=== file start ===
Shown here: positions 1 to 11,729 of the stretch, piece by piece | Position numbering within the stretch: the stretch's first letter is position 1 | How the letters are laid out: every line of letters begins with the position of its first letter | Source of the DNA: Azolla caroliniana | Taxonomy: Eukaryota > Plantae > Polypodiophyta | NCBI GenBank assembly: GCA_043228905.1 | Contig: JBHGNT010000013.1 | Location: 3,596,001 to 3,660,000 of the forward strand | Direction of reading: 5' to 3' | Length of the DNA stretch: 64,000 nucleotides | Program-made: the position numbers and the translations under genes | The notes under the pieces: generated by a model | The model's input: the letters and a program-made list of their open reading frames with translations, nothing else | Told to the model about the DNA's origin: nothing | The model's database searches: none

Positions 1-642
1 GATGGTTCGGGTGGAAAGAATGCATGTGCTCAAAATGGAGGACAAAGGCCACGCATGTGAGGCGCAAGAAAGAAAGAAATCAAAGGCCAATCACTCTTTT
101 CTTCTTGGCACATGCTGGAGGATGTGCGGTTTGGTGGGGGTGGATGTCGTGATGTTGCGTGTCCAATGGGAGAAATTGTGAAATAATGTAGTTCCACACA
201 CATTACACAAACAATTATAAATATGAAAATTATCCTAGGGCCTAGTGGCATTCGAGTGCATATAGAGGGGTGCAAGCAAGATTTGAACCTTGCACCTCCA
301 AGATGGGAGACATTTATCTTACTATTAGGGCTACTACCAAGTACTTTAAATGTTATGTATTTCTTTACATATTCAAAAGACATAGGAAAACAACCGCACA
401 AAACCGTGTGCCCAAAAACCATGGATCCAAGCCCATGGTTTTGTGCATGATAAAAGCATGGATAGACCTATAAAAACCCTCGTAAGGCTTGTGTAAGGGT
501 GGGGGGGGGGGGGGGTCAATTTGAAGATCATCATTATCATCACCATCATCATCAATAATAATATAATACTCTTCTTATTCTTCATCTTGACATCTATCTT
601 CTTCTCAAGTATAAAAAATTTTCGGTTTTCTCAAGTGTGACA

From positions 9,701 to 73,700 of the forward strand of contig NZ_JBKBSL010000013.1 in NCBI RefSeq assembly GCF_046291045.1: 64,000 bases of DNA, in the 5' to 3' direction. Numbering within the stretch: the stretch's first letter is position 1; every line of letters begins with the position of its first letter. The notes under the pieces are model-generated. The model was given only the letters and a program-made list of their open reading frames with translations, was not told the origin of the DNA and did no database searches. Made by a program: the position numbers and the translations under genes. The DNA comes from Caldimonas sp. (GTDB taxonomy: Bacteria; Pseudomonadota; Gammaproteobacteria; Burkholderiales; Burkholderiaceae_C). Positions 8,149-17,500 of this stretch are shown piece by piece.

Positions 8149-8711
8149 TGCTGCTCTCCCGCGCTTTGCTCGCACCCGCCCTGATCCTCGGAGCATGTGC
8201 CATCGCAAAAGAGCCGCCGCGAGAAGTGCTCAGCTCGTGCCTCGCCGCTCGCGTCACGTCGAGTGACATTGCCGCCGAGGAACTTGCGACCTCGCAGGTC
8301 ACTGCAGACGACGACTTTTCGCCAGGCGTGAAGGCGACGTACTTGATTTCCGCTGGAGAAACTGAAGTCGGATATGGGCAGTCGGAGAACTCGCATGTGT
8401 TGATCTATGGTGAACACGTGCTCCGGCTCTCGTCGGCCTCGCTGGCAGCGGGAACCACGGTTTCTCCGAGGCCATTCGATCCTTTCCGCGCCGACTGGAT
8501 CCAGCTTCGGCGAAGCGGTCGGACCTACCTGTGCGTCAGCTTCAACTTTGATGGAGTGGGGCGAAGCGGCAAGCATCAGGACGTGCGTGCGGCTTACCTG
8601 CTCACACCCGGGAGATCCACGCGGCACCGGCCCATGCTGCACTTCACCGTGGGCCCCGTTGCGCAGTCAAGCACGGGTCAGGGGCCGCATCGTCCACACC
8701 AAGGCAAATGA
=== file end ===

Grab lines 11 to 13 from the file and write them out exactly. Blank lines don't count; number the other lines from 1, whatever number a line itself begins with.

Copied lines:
Positions 8149-8711
8149 TGCTGCTCTCCCGCGCTTTGCTCGCACCCGCCCTGATCCTCGGAGCATGTGC
8201 CATCGCAAAAGAGCCGCCGCGAGAAGTGCTCAGCTCGTGCCTCGCCGCTCGCGTCACGTCGAGTGACATTGCCGCCGAGGAACTTGCGACCTCGCAGGTC